There are certain meals in life that you will never forget. Mine vary from our first meal as a married couple in a South African vineyard, slightly more challenging dishes in a very traditional Japanese resort in Izu, to a wonderful meal that involved slightly too much schnapps at my favourite smørrebrød place in Cøpenhagen (Schønnemann should you need a recommendation). Then there have been slightly surreal meals memorable for different reasons, such as the first plate of hospital food bought to me after a near-death experience (I can recommend Erding hospital by the way - the brewery has a bar in the hospital reception and new mothers are brought bottles of alkoholfrei weissbier with their evening meals as it's deemed good for milk production!), and then.... most recently.... our final meal-out, just a couple of days before the entire country shut down due to a pandemic.
Mr Winchester Eats celebrated a significant birthday this year, we had a pub booked, a band, and had invited friends from all over the place, only to have to cancel with a couple of weeks to go. Determined to do at least something to celebrate on the actual day, I managed to book a last-minute table at The Chesil Rectory.
Given the strange mood descending across the land, we decided to walk into town to help digest what was going on in the news. The quietness was eerily reminiscent of walks home from nightclubs in the early hours (not that I have done that for years) just without the dawn chorus and the fact it was only 7.30pm.
As we walked through the ancient doorway of The Chesil Rectory, it felt like receiving a virtual hug as we were welcomed to our favourite table. Although not the celebration we had planned originally, it was definitely a memorable meal for the food as well as for current events (There's not many problems that can't be solved or soothed at least over a bottle of wine and several courses of delicious food in a decent restaurant!).
Chesil Rectory Dinner - March 2020
And a few hours later, we walked back through the same deserted streets of our city that felt laden with somberness. That was the last meal we would eat out in Winchester for a while - two days later and Boris Johnson told us we had to stay at home for the foreseeable.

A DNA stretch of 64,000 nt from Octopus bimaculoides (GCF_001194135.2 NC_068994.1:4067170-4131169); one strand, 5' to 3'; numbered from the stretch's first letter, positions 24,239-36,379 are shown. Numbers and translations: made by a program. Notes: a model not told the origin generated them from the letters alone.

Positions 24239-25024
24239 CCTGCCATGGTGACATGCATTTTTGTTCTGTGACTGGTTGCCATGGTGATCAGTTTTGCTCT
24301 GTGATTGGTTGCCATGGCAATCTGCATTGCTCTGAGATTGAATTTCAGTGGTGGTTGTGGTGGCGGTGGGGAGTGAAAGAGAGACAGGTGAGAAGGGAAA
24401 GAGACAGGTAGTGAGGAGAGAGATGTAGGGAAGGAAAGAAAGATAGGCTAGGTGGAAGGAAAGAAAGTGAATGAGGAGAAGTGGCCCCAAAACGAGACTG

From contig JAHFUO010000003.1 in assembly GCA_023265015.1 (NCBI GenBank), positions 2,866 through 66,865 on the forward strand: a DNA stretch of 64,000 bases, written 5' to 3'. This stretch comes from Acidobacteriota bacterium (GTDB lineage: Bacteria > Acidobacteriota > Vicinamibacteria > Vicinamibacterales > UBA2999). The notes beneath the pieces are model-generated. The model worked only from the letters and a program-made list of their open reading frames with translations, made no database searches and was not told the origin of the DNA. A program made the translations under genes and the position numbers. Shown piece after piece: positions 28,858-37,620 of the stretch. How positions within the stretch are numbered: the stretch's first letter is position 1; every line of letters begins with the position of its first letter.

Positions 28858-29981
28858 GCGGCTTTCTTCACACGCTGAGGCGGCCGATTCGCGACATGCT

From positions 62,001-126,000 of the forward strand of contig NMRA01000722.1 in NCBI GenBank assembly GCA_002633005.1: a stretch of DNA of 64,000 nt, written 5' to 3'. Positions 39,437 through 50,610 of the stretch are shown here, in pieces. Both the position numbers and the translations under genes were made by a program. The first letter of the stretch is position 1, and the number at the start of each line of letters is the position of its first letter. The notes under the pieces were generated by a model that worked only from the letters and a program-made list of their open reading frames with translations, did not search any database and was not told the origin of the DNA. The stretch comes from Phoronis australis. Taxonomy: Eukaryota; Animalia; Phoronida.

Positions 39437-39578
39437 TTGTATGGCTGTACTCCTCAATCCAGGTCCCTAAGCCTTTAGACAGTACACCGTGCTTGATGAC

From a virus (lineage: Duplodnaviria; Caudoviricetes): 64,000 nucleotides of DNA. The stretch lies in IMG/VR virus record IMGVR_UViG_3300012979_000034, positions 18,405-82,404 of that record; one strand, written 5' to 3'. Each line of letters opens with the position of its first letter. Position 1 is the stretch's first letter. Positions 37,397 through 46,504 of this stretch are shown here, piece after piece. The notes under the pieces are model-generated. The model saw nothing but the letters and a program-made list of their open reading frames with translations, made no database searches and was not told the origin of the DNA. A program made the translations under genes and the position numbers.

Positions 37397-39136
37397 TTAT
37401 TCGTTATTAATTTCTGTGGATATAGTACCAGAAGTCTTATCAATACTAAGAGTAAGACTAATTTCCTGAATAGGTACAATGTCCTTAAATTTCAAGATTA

I started Winchester Eats through a love of food and in order to help promote/support local food businesses. The lockdown was a good as time as any to help promote those that had to diversify to keep going especially. The Chesil Rectory started their new chapter with wine cases to the door, and then last week, they began Chesil at Home - a three-course Chesil Rectory meal for you to finish preparing at home. We tried it last weekend.
You have to like what's on the menu as (for now) there is only one choice (this will change in the coming weeks) but as I have yet to dislike anything I have ever had at The Chesil, this wasn't ever going to be an issue. For £60 for two, we enjoyed a starter of Nori Wrapped Chalk Stream Trout, Squid Ink Emulsion, Pickled Sea Vegetables, Radish and Cucumber. Followed by the main course of Chesil "Hot Pot", Oven Roasted Lamb Rump, Summer Vegetable Medley, Rosemary Scented Carrots and a Confit Garlic Jus. Then a final course of Dark Chocolate Ganache, Coffee Mousse, Salted Caramel, Pistachio Brittle and Caramelised White Chocolate. Courses were packed into bags (and in veg ware for those worried about all the excess plastic happening) seperately and with clear instructions of what and how to prepare. If you needed a visual guide at any point, The Chesil Rectory's instagram account was on hand to illustrate how the pros do it - we referred to it from time to time. I will admit to going off-piste with the dessert however for photographic reasons...
We loved that most of the hard work had been done for you, it really was a case of picking it up, taking it home, heating, plating and eating. All the extra attention to detail made it feel like a special meal when it came together. Instructions were clear and easy to follow (and apart from the fact we lacked a decent waiter/waitress and the fantastic sommelier), if we closed our eyes (and blocked out the racket from fellow diners - our kids) it was almost like being there...
The Chesil Rectory hopes to reopen as soon as they feel it safe to do so given the historic space within which they have to work. I have to say, that for now at least, Chesil Rectory Home is a really great second best...
PS. If you hurry, I have heard there are still spaces for Thurs/Friday Saturday this week. If returning customers enjoyed their meals as much as we did, there won't be spaces for long!